When looking at your financial picture, there are things to take into consideration. It isn’t just about how much you make and how much you spend. There’s also how much credit you have and how much you have in savings.
Pennsylvania’s top money men said Wednesday that the state’s savings is getting “dangerously low.”
Auditor General Eugene DePasquale and Treasurer Joe Torsella made their joint pronouncement through a letter to Pennsylvania’s legislators.
“We write to bring to your attention the deteriorating condition of the Commonwealth’s General Fund. As constitutional officers entrusted with the financial oversight of public funds, it is our responsibility to share with you our current projections and concern that the General Fund will post a negative balance for approximately eight continuous months in the next fiscal year. Using historical revenue and expenditure data, we project a need to borrow as much as $3 billion to maintain routine budgeted operations between July 2017 and April 2018,” the two Democrats wrote.
Borrowing money, they said, isn’t unusual. Many government bodies get tax anticipation loans to cover funding needs before revenue comes in.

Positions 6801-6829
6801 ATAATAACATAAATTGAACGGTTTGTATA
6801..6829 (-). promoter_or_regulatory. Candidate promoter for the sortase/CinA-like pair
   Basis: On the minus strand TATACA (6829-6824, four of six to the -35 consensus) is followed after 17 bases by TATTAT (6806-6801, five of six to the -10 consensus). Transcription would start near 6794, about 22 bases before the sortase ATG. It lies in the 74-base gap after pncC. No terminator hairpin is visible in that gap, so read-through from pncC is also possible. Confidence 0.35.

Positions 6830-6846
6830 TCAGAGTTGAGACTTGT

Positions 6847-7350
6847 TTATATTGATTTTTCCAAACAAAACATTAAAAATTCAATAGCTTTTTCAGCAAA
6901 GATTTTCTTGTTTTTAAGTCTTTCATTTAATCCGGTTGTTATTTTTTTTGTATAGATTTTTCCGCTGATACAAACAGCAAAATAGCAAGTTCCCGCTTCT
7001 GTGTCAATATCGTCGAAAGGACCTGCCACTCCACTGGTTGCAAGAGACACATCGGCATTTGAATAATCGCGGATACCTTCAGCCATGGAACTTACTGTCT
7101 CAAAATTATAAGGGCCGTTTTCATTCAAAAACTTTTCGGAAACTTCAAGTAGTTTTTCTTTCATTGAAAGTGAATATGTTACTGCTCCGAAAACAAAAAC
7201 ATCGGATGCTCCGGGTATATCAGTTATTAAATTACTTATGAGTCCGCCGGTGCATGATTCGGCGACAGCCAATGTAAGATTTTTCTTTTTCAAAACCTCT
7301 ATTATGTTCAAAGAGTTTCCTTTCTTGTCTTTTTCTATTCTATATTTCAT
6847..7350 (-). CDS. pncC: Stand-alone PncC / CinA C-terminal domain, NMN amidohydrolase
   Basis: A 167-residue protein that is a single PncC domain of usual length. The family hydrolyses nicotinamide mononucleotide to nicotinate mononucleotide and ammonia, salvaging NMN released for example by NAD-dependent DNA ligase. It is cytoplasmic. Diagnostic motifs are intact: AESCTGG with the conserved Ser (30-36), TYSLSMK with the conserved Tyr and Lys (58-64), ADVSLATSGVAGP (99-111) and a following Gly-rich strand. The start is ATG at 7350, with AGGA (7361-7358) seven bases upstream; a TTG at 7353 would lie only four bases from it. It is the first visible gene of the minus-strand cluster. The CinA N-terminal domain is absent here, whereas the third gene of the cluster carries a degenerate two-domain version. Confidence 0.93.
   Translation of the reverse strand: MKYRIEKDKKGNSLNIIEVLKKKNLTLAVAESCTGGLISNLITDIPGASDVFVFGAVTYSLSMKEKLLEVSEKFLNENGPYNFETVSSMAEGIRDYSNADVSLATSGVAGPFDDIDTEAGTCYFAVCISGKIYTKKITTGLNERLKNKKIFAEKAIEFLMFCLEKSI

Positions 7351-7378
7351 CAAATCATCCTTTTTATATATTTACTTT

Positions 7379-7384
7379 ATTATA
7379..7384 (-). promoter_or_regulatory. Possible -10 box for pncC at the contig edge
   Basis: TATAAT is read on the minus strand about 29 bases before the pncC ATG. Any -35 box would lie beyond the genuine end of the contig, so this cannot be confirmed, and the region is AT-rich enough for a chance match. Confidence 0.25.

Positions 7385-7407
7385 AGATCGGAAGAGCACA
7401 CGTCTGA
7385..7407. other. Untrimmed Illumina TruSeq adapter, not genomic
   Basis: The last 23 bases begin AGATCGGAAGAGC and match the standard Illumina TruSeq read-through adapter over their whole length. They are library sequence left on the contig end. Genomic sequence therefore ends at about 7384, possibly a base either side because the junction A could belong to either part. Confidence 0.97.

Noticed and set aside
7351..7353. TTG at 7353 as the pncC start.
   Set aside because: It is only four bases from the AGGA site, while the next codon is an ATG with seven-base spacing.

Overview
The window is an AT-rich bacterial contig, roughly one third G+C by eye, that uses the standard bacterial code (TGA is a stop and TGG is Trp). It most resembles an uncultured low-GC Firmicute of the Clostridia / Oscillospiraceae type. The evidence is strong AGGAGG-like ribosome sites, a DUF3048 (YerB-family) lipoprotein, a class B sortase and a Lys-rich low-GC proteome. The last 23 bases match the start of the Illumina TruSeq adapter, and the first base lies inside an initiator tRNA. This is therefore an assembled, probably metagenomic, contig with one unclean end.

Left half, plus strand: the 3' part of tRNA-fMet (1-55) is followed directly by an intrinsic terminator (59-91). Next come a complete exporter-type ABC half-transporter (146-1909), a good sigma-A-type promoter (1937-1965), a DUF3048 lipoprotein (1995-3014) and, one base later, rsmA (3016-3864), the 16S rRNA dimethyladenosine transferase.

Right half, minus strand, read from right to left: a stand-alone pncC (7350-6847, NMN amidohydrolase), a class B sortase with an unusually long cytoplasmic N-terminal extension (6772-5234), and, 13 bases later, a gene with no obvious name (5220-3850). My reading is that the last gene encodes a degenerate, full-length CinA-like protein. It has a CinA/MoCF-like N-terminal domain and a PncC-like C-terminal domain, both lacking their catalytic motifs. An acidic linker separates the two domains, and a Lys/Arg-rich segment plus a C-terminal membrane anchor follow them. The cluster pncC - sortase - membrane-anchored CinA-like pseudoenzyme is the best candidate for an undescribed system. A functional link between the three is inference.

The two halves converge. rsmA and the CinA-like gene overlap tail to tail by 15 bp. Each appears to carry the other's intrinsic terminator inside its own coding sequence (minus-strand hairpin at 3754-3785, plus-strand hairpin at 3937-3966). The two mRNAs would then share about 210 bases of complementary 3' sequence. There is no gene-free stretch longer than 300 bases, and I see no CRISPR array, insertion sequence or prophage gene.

DePasquale and Torsella said the state’s requirement is about to move from those manageable levels to a “chronic need for billions of dollars.”
In July 2016, the state’s general fund balance was $2.73 billion —$500 million less than where it was in July 2015. In July 2017, they say it could be $850 million less than that. Recent numbers from the Department of Revenue put fiscal-year-to-date receipts at $1.1 billion less than estimates say is needed to cover state spending through June 30.
“To be clear, absent appropriate and significant fiscal changes, Pennsylvania will be paying the bills on borrowed money for most of the 2017-18 fiscal year. The continued drop in the average annual General Fund balance is indicative of a structural imbalance between revenues and expenditures. Without a correction to this imbalance, we anticipate the trend of lower General Fund average balances to continue to worsen in the coming years,” the two wrote to legislators.
The state has not nailed down a budget for the new fiscal year yet. Democratic Gov. Tom Wolf is facing off with the Republican-led legislature over different priorities moving forward. One of the Republicans on the other side of the table is state Senate Majority Leader Jake Corman, R-Benner Township.
“To translate all of their fiscal speak, basically they are telling us that we should turn to the taxpayers for more money,” said Corman’s spokeswoman, Jennifer Kocher. “As we continue with budget negotiations, we remain committed to our responsibility to examine all other avenues and make turning to taxpayers our last resort, not the first.”
Corman has been adamant through three budget negotiations that spending has to be curtailed while the state addresses its pension crisis.
State Rep. Scott Conklin, D-Rush Township, said he wants to see cooperation to address the financial issues.
“We cannot keep kicking the can down the road. We must come together and fix the problem. I have submitted many proposals and they have all fallen on deaf ears. The time to act is now,’” he said.